- World News
The most influential Short Film Festival and frequent harbinger of Academy Awards nominations for a short festival, was held in Palm Springs June 19 through June 25, 2012.
The city of Palm Springs is now recognized as the destination for young and emerging filmmakers to be and be seen during the month of June. It’s generally accepted that the desert paradise city is the number one magnet for exposure and recognition of short films. Serious filmmakers, those who are interested in having their films receive attention or possible Academy Award nomination consideration, agree that to have a film entered in the Palm Springs International ShortFest and Market is a must, and to have it screened is a real coup.
What the late Palm Springs Mayor Sonny Bono created back in the early 90’s, as a way to raise the city’s visibility for tourism, has become the 800-pound gorilla of film festivals worldwide. Led by festival executive director Darryl Macdonald and philanthropist/businessman and Board Chairman Harold Matzner, these two gentlemen have produced a formula for success that is the envy of festivals the world over.
During the month of June, the Short Festival comes to town bringing 20,000 loyal movie junkies, film buffs, and lovers of movies of all sizes and shapes and genres. In January of every year the city swells in population by some 40,000 attendees eager to get a look at the many Hollywood stars who, not only attend, but who also walk the Red Carpet for a worldwide press corps.
This June marks the 18th year of the festival. More than 320 short films were viewed on the three screens of The Camelot Theatres, in Palm Springs. The festival showcased fifty world premieres, sixty-three North American premieres and twenty-one USA premieres. Films submitted came from fifty-two countries around the world.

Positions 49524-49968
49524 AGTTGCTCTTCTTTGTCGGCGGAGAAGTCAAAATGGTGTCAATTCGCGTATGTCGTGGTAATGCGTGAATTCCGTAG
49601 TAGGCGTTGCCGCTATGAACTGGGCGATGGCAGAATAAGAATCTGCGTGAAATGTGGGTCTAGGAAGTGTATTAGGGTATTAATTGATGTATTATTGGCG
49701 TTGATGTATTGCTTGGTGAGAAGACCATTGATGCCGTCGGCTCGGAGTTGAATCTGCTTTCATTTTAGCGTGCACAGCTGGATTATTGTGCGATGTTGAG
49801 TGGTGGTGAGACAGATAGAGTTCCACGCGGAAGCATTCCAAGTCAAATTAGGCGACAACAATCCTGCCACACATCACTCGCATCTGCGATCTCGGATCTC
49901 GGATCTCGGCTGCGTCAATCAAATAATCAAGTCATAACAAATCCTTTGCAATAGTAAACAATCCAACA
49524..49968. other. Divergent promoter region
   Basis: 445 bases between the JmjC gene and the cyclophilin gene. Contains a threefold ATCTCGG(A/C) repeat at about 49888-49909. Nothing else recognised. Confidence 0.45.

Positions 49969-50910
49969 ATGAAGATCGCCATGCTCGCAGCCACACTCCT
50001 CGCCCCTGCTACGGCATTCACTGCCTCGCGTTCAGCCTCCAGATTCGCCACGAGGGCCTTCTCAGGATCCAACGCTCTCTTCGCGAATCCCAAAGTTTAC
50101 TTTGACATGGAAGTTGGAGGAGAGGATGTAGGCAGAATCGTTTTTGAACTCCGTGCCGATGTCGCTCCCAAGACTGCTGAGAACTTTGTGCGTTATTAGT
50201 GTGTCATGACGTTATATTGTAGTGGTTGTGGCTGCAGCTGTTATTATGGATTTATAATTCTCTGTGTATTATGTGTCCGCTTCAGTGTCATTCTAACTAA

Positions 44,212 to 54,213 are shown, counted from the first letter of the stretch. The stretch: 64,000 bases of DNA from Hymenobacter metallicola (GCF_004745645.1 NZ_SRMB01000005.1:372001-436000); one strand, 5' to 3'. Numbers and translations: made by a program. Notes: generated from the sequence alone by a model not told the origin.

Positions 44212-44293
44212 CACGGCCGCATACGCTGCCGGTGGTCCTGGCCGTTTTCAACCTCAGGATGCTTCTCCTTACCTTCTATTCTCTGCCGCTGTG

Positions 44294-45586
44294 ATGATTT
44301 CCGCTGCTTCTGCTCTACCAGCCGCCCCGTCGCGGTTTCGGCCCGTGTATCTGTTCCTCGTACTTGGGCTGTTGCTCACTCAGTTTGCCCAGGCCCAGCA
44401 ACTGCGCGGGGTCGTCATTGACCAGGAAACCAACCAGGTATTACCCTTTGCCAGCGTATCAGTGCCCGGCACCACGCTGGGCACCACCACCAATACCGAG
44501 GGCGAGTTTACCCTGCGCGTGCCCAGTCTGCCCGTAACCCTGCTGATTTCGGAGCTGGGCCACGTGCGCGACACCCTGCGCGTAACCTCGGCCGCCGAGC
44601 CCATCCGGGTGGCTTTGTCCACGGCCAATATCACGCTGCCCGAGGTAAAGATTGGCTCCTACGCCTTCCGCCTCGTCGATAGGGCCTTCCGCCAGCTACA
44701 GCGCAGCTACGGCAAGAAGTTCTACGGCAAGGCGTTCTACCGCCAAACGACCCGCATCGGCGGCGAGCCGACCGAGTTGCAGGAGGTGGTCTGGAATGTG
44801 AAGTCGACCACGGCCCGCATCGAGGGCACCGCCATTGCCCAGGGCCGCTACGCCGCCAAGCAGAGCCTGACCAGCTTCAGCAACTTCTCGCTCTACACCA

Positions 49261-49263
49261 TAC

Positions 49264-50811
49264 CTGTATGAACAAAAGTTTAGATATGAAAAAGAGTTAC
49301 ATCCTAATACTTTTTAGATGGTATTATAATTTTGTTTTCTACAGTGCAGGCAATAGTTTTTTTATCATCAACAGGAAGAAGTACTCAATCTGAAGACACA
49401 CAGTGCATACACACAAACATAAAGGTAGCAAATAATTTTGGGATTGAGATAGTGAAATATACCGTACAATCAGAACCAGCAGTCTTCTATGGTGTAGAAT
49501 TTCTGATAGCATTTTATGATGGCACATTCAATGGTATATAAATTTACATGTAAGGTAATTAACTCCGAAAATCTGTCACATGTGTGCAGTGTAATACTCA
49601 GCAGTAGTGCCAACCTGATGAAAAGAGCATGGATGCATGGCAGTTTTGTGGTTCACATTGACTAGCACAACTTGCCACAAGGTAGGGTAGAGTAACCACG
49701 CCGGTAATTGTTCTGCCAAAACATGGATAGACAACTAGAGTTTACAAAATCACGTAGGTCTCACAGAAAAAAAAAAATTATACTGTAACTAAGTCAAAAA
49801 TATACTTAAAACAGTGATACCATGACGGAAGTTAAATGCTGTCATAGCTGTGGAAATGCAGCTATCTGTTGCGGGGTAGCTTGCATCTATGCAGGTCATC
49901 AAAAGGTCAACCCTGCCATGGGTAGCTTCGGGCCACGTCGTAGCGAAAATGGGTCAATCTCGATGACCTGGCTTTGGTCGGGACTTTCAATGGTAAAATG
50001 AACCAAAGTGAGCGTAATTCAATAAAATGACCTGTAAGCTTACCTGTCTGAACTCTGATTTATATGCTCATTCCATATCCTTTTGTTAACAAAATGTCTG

For movie buffs with short attention spans (which is rarely the case) the short festival film format is for you. Selections are structured into fifty-three themed programs, consisting of anywhere from six to eight short films in each program which generally run between seventy and one hundred minutes. Films and animated shorts cover a wide array of subjects and niche topics that the festival programming staff feels the general public will enjoy.
One of the highlights of this year’s festival was a special screening and a special award presented to American filmmaker Gus Van Sant, by executive director Darryl Macdonald. Van Sant, long a supporter of the short film genre, shared with the audience his philosophy concerning, not only short films, but the long form full length features, as well, encouraging the filmmakers in the audience (there were almost 30 in attendance) to never give up their dream and to keep knocking on the door. So to speak.
A partial list of this year’s award winners and prizes are: Best of Festival Jury Award to “Behind the Mirrors” (Peru/USA, by Julio O. Ramos; The Panavision Grand Jury Award worth a $60,000.00 camera package went to “Paulie” (USA), by Andrew Nackman; Future Filmmaker Award to “Khanna” (UK), by Rajinder Sawhney; Audience Awards/Audience Favorite Live Action Short to “A Curious Conjunction of Coincidences” (Netherlands), by Joost Reijmers; and Best Documentary Short to “The Record Breaker” (Denmark), by Brian McGinn. For a complete list of winners from this year’s entries, go online to www.